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Crustal controls on magmatic-hydrothermal systems: A geophysical comparison of White River, Washington, with Goldfield, Nevada

Geosphere

By:
, , , , , , , and
DOI: 10.1130/GES00071.1

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Abstract

The White River altered area, Washington, and the Goldfield mining district, Nevada, are nearly contemporaneous Tertiary (ca.20 Ma) calc-alkaline igneous centers with large exposures of shallow (<1 km depth) magmatic-hydrothermal, acid-sulfate alteration. Goldfield is the largest known high-sulfidation gold deposit in North America. At White River, silica is the only commodity exploited to date, but, based on its similarities with Goldfield, White River may have potential for concealed precious and/or base metal deposits at shallow depth. Both areas are products of the ancestral Cascade arc Goldfield lies within the Great Basin physiographic province in an area of middle Miocene and younger Basin and Range and Walker Lane faulting, whereas White River is largely unaffected by young faults. However, west-northwest-striking magnetic anomalies at White River do correspond with mapped faults synchronous with magmatism, and other linear anomalies may reflect contemporaneous concealed faults. The White River altered area lies immediately south of the west-northwest-striking White River fault zone and north of a postulated fault with similar orientation. Structural data from the White River altered area indicate that alteration developed synchronously with an anomalous stress field conducive to left-lateral, strike-slip displacement on west-north-west-striking faults. Thus, the White River alteration may have developed in a transient transtensional region between the two strike-slip faults, analogous to models proposed for Goldfield and other mineral deposits in transverse deformational zones. Gravity and magnetic anomalies provide evidence for a pluton beneath the White River altered area that may have provided heat and fluids to overlying volcanic rocks. East- to east- northeast-striking extensional faults and/or fracture zones in the step-over region, also expressed in magnetic anomalies, may have tapped this intrusion and provided vertical and lateral transport of fluids to now silicified areas. By analogy to Goldfield, geophysical anomalies at the White River altered area may serve as proxies for geologic mapping in identifying faults, fractures, and intrusions relevant to hydrothermal alteration and ore formation in areas of poor exposure. ?? 2006 Geological Society of America.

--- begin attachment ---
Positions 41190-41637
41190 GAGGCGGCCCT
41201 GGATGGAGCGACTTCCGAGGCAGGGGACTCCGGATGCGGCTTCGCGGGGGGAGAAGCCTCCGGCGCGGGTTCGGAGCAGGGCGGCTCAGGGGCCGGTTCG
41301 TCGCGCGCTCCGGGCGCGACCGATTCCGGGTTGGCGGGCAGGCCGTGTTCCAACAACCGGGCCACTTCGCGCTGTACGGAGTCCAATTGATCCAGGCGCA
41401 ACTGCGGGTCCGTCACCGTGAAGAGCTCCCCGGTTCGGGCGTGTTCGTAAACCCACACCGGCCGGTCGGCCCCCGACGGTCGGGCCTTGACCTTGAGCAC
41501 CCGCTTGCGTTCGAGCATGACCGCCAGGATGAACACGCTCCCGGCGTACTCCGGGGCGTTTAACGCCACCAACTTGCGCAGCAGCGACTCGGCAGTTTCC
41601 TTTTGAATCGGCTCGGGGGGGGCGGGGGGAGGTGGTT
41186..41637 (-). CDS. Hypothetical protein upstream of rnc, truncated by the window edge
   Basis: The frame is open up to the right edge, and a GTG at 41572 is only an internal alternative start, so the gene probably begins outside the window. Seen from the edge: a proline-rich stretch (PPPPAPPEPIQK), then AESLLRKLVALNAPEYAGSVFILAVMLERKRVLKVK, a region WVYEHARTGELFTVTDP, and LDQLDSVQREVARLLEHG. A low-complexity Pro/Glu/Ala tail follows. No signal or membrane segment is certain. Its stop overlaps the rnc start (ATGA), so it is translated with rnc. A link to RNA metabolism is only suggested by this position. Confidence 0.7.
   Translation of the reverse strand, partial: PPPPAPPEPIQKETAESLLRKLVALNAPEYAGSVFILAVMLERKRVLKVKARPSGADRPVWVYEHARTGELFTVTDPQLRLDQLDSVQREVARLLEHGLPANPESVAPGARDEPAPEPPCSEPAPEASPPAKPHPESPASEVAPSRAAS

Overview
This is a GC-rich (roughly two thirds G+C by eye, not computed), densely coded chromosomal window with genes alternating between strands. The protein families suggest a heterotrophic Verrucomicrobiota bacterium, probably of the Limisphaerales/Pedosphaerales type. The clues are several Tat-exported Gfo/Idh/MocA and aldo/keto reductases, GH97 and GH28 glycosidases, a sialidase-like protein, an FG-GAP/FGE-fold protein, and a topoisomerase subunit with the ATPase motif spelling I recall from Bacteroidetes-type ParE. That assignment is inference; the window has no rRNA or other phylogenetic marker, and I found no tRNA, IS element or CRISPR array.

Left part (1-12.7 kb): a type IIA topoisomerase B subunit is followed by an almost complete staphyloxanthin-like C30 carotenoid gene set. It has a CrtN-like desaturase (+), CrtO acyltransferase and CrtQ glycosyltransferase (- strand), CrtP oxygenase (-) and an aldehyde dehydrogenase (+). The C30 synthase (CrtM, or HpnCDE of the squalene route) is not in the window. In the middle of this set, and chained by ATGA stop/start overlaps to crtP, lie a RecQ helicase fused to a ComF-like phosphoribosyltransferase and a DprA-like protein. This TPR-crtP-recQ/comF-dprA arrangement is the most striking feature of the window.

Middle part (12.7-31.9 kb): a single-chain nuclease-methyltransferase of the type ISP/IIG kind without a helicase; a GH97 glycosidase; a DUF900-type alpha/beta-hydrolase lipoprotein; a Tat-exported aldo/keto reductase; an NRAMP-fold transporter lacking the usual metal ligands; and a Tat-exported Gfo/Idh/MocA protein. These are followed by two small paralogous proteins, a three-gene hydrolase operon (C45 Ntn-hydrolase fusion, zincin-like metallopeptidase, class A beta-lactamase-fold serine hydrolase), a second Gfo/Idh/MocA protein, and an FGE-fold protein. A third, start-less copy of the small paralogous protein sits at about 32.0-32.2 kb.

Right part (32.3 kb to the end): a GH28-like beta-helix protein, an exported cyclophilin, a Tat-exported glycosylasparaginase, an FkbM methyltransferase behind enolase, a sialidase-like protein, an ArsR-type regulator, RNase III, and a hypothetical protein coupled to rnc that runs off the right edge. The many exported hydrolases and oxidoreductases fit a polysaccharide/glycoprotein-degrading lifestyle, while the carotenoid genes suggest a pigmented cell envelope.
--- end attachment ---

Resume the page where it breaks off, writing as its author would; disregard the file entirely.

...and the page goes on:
Additional Publication Details

Publication type:
Article
Publication Subtype:
Journal Article
Title:
Crustal controls on magmatic-hydrothermal systems: A geophysical comparison of White River, Washington, with Goldfield, Nevada
Series title:
Geosphere
DOI:
10.1130/GES00071.1
Volume
3
Issue:
2
Year Published:
2007
Language:
English
Larger Work Type:
Article
Larger Work Subtype:
Journal Article
Larger Work Title:
Geosphere
First page:
91
Last page:
107